The Learning Garden non-profit has had a 18-year partnership with Venice High allowing them to grow and maintain plants on site of the garden. According to LAUSD Garden Bulletin, this partnership will only continue for the next six months because the district will be opening a community bid for the garden space. 

Although there was no mention of when the district would begin demolition, Griego did say there is no information of a budget set to replace the buildings. 

 The district in the coming months will be supplying storage sheds for The Learning Garden’s materials. 

Griego highlighted a positive step forward for the garden.  The garden for the most part will be returned to its original size.

Around two years ago, at the beginning of the Science building construction, one acre of the garden was taken away and stripped in order to replace an outdated sewer line, leaving just a half-acre of the garden to work and plant.

Now, with the science building completely finished and the sewer line replaced, the acre of land will be returned to The Learning Garden for its original purpose. 

With the full acre and a half of land and a new horticulture classroom in the science building, Griego wants to make sure it is being used to most benefit the students.  

Gregio called on the Venice community to find students interested in horticulture as well as staff to be a part of the Garden Advisory Committee that would support the process of creating a successful horticulture program. 

In addition, Greigo hopes that the Garden Advisory team will begin working on a campaign to recruit students virtually or in-person—depending on when LAUSD schools will reopen. 


Newly completed building on Campus & Venice’s new Automotive Program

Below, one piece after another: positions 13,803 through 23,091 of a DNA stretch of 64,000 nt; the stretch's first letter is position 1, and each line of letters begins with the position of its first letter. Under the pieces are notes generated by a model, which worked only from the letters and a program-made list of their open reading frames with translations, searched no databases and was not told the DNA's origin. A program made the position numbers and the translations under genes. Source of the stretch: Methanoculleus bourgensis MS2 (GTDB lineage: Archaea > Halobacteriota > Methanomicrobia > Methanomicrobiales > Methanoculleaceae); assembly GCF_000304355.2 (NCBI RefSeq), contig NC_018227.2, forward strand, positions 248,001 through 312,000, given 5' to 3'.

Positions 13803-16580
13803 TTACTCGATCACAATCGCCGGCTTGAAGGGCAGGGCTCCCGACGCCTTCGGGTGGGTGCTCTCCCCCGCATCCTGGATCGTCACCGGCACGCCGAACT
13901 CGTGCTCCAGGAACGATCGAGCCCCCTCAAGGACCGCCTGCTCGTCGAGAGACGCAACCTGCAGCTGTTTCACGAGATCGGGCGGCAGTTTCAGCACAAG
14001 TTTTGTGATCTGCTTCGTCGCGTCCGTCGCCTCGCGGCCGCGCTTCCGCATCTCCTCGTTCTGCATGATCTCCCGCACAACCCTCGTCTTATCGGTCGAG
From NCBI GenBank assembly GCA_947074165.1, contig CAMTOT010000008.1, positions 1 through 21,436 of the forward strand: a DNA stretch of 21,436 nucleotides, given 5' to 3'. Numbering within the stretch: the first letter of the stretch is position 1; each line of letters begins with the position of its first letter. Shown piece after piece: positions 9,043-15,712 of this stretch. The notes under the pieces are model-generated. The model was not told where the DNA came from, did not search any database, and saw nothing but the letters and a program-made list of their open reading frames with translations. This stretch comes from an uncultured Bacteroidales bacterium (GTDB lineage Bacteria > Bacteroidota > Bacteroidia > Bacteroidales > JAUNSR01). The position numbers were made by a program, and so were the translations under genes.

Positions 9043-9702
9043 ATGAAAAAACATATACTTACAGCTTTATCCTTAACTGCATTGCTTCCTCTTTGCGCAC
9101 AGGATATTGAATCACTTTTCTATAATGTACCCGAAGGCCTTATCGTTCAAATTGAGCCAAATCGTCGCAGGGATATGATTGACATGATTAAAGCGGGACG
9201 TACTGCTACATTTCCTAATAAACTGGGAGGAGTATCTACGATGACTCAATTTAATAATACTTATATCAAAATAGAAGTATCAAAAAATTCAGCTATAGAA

Modernization efforts taking place on the Venice’s campus will bring a variety of new classes to Venice. Among these will be auto classes, which will be held in the new shop building. This building is equipped with multiple garages and auto equipment. 

To draw attention to these new facilities and programs, the school will run campaigns to spark and survey student interest before hiring teachers. 

“The school is going to purchase the teachers, but now we have a campaign to fill those classes because you have to get kids that want to do this,” Griego said.

The prospect of a new auto program excited many community members. However, there was concern amongst parents that their children would be unable to participate in the new programs because of the rigid schedules imposed by the various magnet programs. 

“I think it’s great that we’re looking into potentially having classes like in horticulture and auto shop,” parent Jamie Messinger said.  “But I can’t figure out where my kids are going to have room for an elective in their schedule.” 

According to Griego, the counselors are working on assigning schedules differently, so that hopefully every student will be able to enroll in an elective class.

In addition, the new science building, located west of Cunningham Hall, is equipped with new engineering and science classrooms, which will allow the STEMM Magnet program to expand significantly. The attendance office will also be located in the science building. 


Hole in Swimming Pool Roof has been fixed 

After nearly a year of mechanical and structural issues, the Venice Indoor Pool is once again usable. The pool, which is owned by the City of Los Angeles on Venice’s campus, had a leaky and otherwise damaged roof that needed repair. 

 The pool’s roof has been replaced and the heater is fully functional again, which means that the water polo and swim teams can return to the water as soon as COVID-19 restrictions are lifted, Griego said. 


New sport facilities projected to be done in early 2021 and 2022

While sport seasons are postponed until early 2021 due to COVID-19, students could experience some of the new outdoor sporting facilities later in the school year. 

The Watson Field has been renovated with an artificial rubber track and a real grass field, Griego said. 

Our district made a good move to say no to artificial grass,”  Griego said. “Because in 10 years, the artificial fields are done—you have to replace it and that’s more money the district would need to spend.” 

In addition to the new track and grass field there are now two official snack bars on both sides of the field. 

The new baseball field is projected to be done as early as February of 2021. The new gym, tennis courts, outdoor basketball courts and softball field are all scheduled to be completed by February of 2022.